- The first Emberverse book, Dies the Fire has several of these. Most of the cannibal bands that arose after the end of the world keep live prisoners in them as well (best way to keep the meat fresh).
- In the H.P. Lovecraft short story "The Picture in the House," the narrator realizes that his host's talk of historical cannibalism is not purely academic when blood soaks through the ceiling and drips onto the titular picture.
- The Rats In the Walls has this trope in a much larger version than normal. The Reveal at the end of the story is of an underground city beneath Exam Priory which not only served as a Cannibal Larder, kitchens and disposal grounds for the degenerate, cannibalistic De La Pouer family, but also contained breeding pens where the family had raised generations of human "cattle", some of which so inbred that they had regressed to walking on all fours as shown by the bones remaining in the ruins.
- In the first Odd Thomas novel, Thomas finds a very tidy such larder in the killer's refrigerator. It's unclear if they are truly intended for eating, or are just trophies.
- In Red Dragon it's implied that Hannibal Lecter had one in his basement, as the first officer who entered his basement ended up traumatized and took early retirement.
- In the Firefly episode "Bushwhacked", the Reavers left one of those in a spaceship they, well, bushwhacked.
- In the Torchwood episode "Countrycide", Toshiko and Ianto are captured and dumped in a cellar that contains human body parts and later taken to a kitchen filled with body parts and corpses.
- In the TV series of Hannibal, Dr. Lecter is shown to keep the organs of the people he kills stored in his freezer for later use. An unusually-tidy example.
- On Reno 911, Officer Weigel discovers a human foot in her boyfriend's, the Truckee Killer's fridge.
- In the last season of Dexter, Dexter is investigating a suspect's house and comes across a fridge full of tupperware containers neatly labelled as various body parts.
- On The Walking Dead, as Rick, Daryl, Glenn, and Bob escape being butchered in Terminus (amidst an increasingly unsubtle string of hints that the people of Terminus were cannibals), they pass through a room with several bloody human torsos hanging from hooks.
- In the Tales from the Crypt episode "What's Cookin'," Gaston hangs Mr. Chumley from a meathook in Fred & Erma's restaurant freezer. By the end of the day's business, there's not much left of him (Chumley, that is).
- One episode of Grimm features a race of wendigo who keep their leftovers hidden somewhere under their homes. Nick falls into a crawlspace filled with gnawed bones and scraps of decaying flesh.
- Call of Cthulhu supplement Shadows of Yog-Sothoth, adventure "The Worm That Walks". When the PCs explore the Woodie house they discover a kitchen which is the butcher shop of a den of cannibals. It has the gruesome remnants of an earlier meal spread around - hands, feet, and even more grisly bits of human debris.
- Traveller: "Double Adventure 1: Death Station". A chemical disaster occurred aboard an orbiting science ship, killing most of the crew and reducing the remainder to madness. The survivors stowed the remains of the dead crew in a locker and have been snacking on them.
- Associated with ogres in most settings. Taken to its logical extreme with Warhammer's ogre "butchers" who are both the tribal cooks and shamans, and often carry a stock of body parts (of various edibility) with them as snacks and spell components. One butcher special character drags along an enormous cauldron, which radiates an increasingly powerful buff as it is filled with enemy bodies.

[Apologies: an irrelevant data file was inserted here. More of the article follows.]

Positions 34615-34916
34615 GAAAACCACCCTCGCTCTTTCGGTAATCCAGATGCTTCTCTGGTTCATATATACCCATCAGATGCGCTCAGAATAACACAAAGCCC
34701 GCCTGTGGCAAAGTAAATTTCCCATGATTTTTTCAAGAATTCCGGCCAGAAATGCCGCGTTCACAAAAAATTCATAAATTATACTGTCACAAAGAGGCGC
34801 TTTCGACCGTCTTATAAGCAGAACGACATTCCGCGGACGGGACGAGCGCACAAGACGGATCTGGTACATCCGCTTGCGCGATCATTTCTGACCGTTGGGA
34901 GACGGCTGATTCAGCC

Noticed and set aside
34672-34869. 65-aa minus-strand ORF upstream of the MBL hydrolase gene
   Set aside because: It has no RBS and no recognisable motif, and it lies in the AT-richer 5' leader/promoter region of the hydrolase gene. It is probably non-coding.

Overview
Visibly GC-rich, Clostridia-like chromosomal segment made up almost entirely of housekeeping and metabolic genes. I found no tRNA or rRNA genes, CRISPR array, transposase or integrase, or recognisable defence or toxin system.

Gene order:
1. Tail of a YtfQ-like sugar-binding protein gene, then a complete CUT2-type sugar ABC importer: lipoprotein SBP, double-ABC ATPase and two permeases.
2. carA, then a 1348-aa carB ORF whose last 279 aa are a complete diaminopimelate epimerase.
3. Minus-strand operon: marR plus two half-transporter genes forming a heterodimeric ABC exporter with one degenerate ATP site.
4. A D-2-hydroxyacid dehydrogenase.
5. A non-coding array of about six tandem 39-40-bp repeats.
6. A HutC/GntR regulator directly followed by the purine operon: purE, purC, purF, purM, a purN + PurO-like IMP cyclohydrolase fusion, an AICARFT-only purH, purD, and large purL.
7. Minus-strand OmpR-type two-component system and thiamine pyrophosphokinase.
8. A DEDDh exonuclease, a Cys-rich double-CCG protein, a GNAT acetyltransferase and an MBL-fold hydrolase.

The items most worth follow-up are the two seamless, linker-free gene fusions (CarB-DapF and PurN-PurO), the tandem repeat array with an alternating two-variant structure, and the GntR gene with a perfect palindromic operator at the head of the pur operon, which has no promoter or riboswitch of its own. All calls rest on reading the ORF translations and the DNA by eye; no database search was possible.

- One illustration in the rulebook for the Underground RPG shows an unlucky teenager who's at work in the freezer at a fast food restaurant, and getting creeped out by the hanging meat. One of this particular game's Crapsack World features is a growing fad for cannibal fast food.
- In Seven Days a Skeptic, once the protagonist gains access to Taylor's room, he discovers that it's an abattoir filled with the mutilated parts of the other crewmembers. Not a straight example of this trope, as the other crewmembers haven't been butchered to be eaten: instead, Taylor is using them to construct a new body for John DeFoe.
- The Butcher's room in Diablo.
- Bastion Keep's Larder in Diablo III becomes this after Ghom invades.
- In Fallout 3, the settlement of Andale's Dark Secret (besides generations of Villainous Incest) is that the inhabitants are cannibals. The garden shed behind the Wilsons' house is their larder, with a fridge containing lots of "strange meat," and multiple skeletons from their prior victims. There are other locations around the game that seem to suggest a similar location, and "strange meat" can be found throughout the game.
- During the Winter segment in The Last of Us, Ellie finds herself locked in a cage, with James butchering a corpse on a nearby table, in a room full of bloodstains.
- Near the end of Until Dawn, the protagonists discover where the wendigoes have been storing their victims. This includes the Flamethrower Guy and anyone who optionally died.
- Saya no Uta: Towards a later part of story Kouji, suspects something weird is going on with Fuminori, and sneaks into his home. He finds his fridge stuffed with human body parts and organs prepared to eat, and realizes he's too far gone to save. Fuminori however doesn't perceive his actions as cannibalism, since he has a condition that makes him hallucinate humans as horrifying Eldritch Abominations, and sees an Eldritch Abomination as the only human in the world, who brought him the food. He thought he was eating some sort of tasty, albeit slimy gruel.
- In a The Simpsons Treehouse of Horror episode the teachers at school are eating the kids, and they keep the kids locked in small cages - except for a few "free range children" which are in a pen outside.
- Crocodiles stash tough-skinned prey underwater until it starts decomposing, making the meat easier to rip off. This may include other crocodiles.
- The shrike, aka butcher bird, stores food by killing small vertebrates or bugs and impaling them on thorns. Occasionally they've been reported to do this to rival shrikes, as well.
- When police broke into the farmhouse of serial killer Ed Gein, who would serve as inspiration for The Texas Chain Saw Massacre (1974) and other horror stories, they found a terrifying array of human remains. See for yourself over at The Other Wiki.
- Similarly, Jeffrey Dahmer was found to have an entire torso and bags of human organs in his freezer upon his arrest.